Polish coal utility PGE is being forced to face up to the risks its Turów coal mine will have for its business, reputation, and the health of tens of thousands of people across the country’s southern border this week, as representatives from three countries already suffering from its heavy impacts meet today to discuss its future at the official Environmental Impact Assessment (EIA) public hearing.
The state-owned company – already struggling to find insurance, and with the impossible task of securing permits to continue operations when the current ones run out in less than eight months – is facing local and regional authorities, the Czech Ministry of Environment, citizens and civil society organisations from Czechia, Germany and Poland today in Poland’s Bogatynia, where both Turów mine and power plant are located.
PGE is seeking to extend the mine’s license until 2044, but has yet to prove that it will not impact drinking water – something residents across the border from it in the Czech Republic know is impossible, as they have already been forced to use their own resources to dig deeper wells for clean water (2).
“The expansion of the Turów Mine would have many negative impacts not only on its immediate surroundings but also on air and climate. The mine has already damaged groundwater reserves, leaving 30,000 local people at risk of water scarcity. The people in Czech Republic are against the mine,” said Nikol Krejčová, coal campaign coordinator with Greenpeace Czechia. “Approximately 5,000 people from the Czech Republic have spoken out against expansion of the mine, submitting comments as part of the ongoing EIA process.”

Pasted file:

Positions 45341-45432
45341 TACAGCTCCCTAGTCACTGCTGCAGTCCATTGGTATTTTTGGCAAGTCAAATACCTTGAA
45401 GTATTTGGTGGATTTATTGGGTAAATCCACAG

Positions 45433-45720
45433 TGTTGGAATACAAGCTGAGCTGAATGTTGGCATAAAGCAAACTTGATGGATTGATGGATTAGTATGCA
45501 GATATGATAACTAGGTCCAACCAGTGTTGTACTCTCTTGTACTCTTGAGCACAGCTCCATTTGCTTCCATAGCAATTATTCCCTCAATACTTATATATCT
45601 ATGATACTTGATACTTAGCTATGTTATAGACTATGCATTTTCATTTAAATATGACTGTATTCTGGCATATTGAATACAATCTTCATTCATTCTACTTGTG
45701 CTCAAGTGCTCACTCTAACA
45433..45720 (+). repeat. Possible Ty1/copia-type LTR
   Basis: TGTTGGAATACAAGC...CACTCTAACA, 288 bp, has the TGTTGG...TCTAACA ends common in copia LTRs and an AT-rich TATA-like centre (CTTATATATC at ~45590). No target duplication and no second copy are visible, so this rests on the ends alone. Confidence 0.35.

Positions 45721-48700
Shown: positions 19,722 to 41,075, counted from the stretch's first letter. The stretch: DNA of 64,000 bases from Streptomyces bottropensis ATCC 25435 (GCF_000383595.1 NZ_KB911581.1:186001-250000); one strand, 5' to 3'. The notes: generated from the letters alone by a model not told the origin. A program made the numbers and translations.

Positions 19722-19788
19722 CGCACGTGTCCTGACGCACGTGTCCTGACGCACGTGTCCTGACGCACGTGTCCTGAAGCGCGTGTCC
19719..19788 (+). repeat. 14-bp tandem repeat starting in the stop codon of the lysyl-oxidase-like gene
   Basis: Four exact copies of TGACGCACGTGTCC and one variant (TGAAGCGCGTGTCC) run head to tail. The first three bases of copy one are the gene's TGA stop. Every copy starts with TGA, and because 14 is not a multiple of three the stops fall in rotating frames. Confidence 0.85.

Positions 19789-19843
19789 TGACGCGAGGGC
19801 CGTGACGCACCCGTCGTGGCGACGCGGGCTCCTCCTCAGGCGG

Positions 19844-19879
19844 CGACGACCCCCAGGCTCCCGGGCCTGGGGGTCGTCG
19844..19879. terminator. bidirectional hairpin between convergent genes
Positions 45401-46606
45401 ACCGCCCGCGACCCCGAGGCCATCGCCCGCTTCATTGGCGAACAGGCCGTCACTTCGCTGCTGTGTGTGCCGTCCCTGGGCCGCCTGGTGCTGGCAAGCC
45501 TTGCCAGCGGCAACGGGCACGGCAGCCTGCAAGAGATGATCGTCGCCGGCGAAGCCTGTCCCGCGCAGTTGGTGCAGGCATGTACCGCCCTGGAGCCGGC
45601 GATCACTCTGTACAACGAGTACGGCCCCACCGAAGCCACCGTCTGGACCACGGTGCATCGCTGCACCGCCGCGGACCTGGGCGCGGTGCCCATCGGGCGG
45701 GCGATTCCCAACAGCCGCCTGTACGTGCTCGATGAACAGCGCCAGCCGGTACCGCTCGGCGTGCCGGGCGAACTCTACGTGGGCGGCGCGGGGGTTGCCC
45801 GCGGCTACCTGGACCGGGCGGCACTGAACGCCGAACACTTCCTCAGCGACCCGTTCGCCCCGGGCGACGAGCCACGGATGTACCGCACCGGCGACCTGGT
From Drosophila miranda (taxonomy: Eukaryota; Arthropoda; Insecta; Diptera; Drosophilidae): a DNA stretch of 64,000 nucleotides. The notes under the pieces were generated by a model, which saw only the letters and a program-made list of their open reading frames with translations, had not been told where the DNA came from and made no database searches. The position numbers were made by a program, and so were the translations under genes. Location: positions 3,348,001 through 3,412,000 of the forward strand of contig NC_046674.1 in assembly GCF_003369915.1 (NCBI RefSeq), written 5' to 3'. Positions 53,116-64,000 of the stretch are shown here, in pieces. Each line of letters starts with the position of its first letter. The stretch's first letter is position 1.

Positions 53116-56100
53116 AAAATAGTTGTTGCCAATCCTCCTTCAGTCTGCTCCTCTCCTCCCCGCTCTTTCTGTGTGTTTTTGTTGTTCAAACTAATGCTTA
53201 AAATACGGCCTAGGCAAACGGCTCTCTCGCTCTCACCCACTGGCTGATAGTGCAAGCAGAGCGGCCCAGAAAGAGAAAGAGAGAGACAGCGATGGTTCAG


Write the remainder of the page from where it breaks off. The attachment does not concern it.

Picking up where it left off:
“Insurers and reinsurers are increasingly scrutinising projects like PGE’s Turów coal mine, and are finding them to be uninsurable risks. This, coupled with the threat they pose to the health of communities and their basic rights such as clean water, it is little wonder why more and more people are standing up, and authorities of all levels are listening to them. It is hard to imagine Turów mining licence to be prolonged past April 2020, given PGE’s gigantic Gubin-Bordy mine was recently cancelled under similar breaches of EU environmental law,” said Kuba Gogolewski, senior financial campaigner at Fundacja Rozwój TAK – Odkrywki NIE.
“Turów mine, one of Europe’s deepest and largest, presents major environmental issues. Not only are we unsure of the mine’s impact on the availability of water – it could also make water unfit to drink. Expanding it poses further threats and these are not being fully represented in the environmental impact assessments done so far – which means people and the environment are in danger. The project must be rigorously assessed, as required by law – and if it cannot be completed in a way that complies with the law, it must not be approved,” said Ida Westphal, lawyer in ClientEarth Germany.